Review by Adam Fletcher
The late 1960s and early 1970s saw
the a rush of youth-led activism in America, focusing a variety
of issues including social justice, school improvement, and
so-called "youth liberation". The issues were highlighted
through a variety of actions, including protest marches,
rallies, and teach-ins, with riots, arrests, and curfews as
regular results. Analyses within various
efforts identified corporatization, militarism, and elitism as
the forces to fight against.
Unfortunately, many people today- including youth
and adults- bemoan the lack of those specific actions in these
times. Many well-meaning liberal activists collectively yearn
for the action embodied "back in the day." However, after leading The
Freechild Project for five years, I have consistently found that
while youth activists share analyses with the past, the actions
of youth organizations are more sophisticated than ever before - and
that's a good thing. A new report from the Movement Strategy
Center called Bringing It Together: Uniting Youth Organizing,
Development and Services for Long-Term Sustainability gives
ample evidence that youth activism has "grown up" - and beyond a
hunch, they show exactly why that is right and good for young
people and communities today.
Similar to their popular youth
co-created report Making Spaces-Making Change,
[read a review here] in Bringing It Together
the Movement Strategy Center spotlights six organizational case
studies from youth-led and youth-driven organizations on the
West Coast. As the subtitle of the report states, there are many
correlations between youth organizing, youth development, and
youth services. Throughout this piece the authors show how a
growing number of organizations are intentionally uniting those
approaches to provide a more holistic, supportive, and
sustainable model of social change "as part of a very long-term
vision for social justice movement building and healthy living."
If only more youth-serving organizations were so intentional.
The organizations featured here
work in diverse communities, including Latino/a migrants,
African American teens, an American Indian reservation, inner
city communities, and LBGTQ youth. The issues are just as
disparate: cultural awareness, women's empowerment, education
reform, voter registration, immigrant rights, and a bevy of
other topics. That is what makes the authors' findings about the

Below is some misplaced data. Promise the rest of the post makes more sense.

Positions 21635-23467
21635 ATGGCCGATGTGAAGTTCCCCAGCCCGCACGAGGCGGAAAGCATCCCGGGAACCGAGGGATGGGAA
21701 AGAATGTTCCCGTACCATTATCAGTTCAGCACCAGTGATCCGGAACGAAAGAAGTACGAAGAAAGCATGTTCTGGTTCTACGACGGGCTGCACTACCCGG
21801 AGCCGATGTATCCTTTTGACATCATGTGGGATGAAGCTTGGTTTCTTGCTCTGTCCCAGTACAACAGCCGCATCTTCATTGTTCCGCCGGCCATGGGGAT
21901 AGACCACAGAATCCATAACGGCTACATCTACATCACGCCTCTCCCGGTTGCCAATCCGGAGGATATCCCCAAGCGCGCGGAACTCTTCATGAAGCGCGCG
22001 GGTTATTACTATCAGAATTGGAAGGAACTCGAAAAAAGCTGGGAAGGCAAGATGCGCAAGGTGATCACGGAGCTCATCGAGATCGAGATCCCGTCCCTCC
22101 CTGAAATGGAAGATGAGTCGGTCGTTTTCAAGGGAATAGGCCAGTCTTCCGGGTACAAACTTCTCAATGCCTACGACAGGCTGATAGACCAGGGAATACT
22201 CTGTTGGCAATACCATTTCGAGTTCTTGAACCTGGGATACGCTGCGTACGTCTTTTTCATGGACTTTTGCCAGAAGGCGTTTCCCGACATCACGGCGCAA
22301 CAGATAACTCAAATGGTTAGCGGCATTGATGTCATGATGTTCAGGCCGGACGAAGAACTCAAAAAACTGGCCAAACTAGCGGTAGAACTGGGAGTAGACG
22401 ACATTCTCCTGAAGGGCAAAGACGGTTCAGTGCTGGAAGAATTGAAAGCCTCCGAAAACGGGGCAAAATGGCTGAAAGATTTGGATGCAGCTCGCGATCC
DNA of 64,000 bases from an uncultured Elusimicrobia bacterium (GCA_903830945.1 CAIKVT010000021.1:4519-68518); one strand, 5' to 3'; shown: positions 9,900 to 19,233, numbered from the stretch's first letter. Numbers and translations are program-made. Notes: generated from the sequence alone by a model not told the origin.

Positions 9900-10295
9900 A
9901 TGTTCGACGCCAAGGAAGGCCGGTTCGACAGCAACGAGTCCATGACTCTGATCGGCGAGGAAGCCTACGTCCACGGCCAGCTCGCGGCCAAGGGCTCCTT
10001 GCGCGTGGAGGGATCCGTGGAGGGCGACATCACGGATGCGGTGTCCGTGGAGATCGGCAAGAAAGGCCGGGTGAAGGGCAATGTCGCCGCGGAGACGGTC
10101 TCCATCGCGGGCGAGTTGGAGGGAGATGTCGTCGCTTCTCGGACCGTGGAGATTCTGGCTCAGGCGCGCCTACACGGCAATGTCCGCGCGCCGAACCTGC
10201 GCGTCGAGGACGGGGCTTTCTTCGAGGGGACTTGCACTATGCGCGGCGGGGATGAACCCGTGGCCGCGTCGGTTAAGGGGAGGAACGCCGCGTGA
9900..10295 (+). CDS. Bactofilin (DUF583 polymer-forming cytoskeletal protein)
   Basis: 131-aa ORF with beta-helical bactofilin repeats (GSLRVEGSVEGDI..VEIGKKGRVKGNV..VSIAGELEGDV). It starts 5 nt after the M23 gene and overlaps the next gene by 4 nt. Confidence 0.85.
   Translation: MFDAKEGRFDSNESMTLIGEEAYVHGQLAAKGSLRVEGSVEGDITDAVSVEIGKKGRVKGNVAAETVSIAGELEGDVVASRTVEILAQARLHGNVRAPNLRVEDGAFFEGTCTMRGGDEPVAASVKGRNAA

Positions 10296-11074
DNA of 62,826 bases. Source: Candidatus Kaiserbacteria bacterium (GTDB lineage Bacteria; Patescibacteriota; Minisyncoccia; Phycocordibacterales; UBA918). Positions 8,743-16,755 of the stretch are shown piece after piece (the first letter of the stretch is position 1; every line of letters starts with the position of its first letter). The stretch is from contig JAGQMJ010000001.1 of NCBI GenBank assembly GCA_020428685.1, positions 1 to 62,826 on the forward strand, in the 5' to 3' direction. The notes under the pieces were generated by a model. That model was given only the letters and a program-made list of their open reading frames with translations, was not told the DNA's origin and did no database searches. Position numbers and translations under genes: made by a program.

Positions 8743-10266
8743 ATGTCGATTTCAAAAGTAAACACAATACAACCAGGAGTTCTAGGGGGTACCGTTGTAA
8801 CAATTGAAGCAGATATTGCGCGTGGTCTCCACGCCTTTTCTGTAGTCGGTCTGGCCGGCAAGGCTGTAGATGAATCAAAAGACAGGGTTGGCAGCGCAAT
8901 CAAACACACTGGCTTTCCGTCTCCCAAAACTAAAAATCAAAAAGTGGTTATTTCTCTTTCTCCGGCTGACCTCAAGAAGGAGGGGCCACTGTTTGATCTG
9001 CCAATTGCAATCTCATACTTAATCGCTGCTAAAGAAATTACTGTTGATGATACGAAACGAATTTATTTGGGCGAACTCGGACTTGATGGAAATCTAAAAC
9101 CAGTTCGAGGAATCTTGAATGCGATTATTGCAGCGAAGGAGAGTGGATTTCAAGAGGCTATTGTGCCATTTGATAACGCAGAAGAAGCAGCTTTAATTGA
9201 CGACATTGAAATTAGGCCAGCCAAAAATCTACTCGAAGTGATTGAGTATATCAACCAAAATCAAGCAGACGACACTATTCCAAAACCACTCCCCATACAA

common approaches to innovation between these groups that much
more startling: the threads weave together to create a strong,
empowering, and sustainable course of action. More importantly,
they form a brilliantly effective strategy for social change on
multiple fronts, including community organizing and cultural
awareness, youth development and community services.
Throughout the report, the depth
of analysis and possibility for field movement becomes
startlingly clear. By clearly delineating each program's
history, goals, approaches, structure, partnerships, and
progress, the authors continually move beyond the current
rhetoric and postulating popular among numerous youth organizing
intermediaries. Their observations and recommendations succeed
in creating a vibrantly accessible and teachable framework for
an integrated approach to youth action.
Through very approachable writing
and research methods, the authors call the failure of many
youth-serving organizations to put their work into a larger
context to task in a very subtle way. As Paulo Freire often
wrote, there is nothing neutral about our
presence in the world, and before we can begin to change the
world, we have to name it and critically understand it.
Youth workers reading this report may find the authors'
explanation of the "Resource Power Triangle" particularly
effective way of transforming their regular approaches into
Getting back to the history:
within 20 years, by the late 1970s, many observers
and former participants from said that the American "youth movement" was dead.
The American Indian Movement and the Black Panthers had been
brutally suppressed; Students for a Democratic Society and
Weather Underground imploded; Youth Liberation morphed, hippies
became yuppies, and the rest is history.
Or is it? Since the late 1980s and
early 90s the new movement has been growing. Today's activists
are standing on the shoulders of giants, yet creating space for
themselves as well. The authors of this report note that "we are
living at the end of the era of the New Deal." George Bush's
so-called "ownership society," paralleled by the increasing
promotion of the importance of "social entrepreneurship," is
tearing apart the historical fabric of public responsibility in
the US. This study shares scholar Henry Giroux's analysis of the
effects of neoliberalism on low-income youth and young people of
color, as schools close, prisons swell, health programs end, and
public programs become privatized.
The Movement Strategy Center's new
report illustrates- without a doubt- that youth-led community
organizing is responsive, effective, wide-ranging,
sophisticated, and powerful. This document is a vital
contribution to further understanding, growth and hope for the
future of our communities.
Title: Bringing It Together: Uniting
Youth Organizing, Development and Services for Long-Term
Authors: K. Zimmerman, M.
Chow and T. James
Movement Strategy Center
Download it free as a PDF from at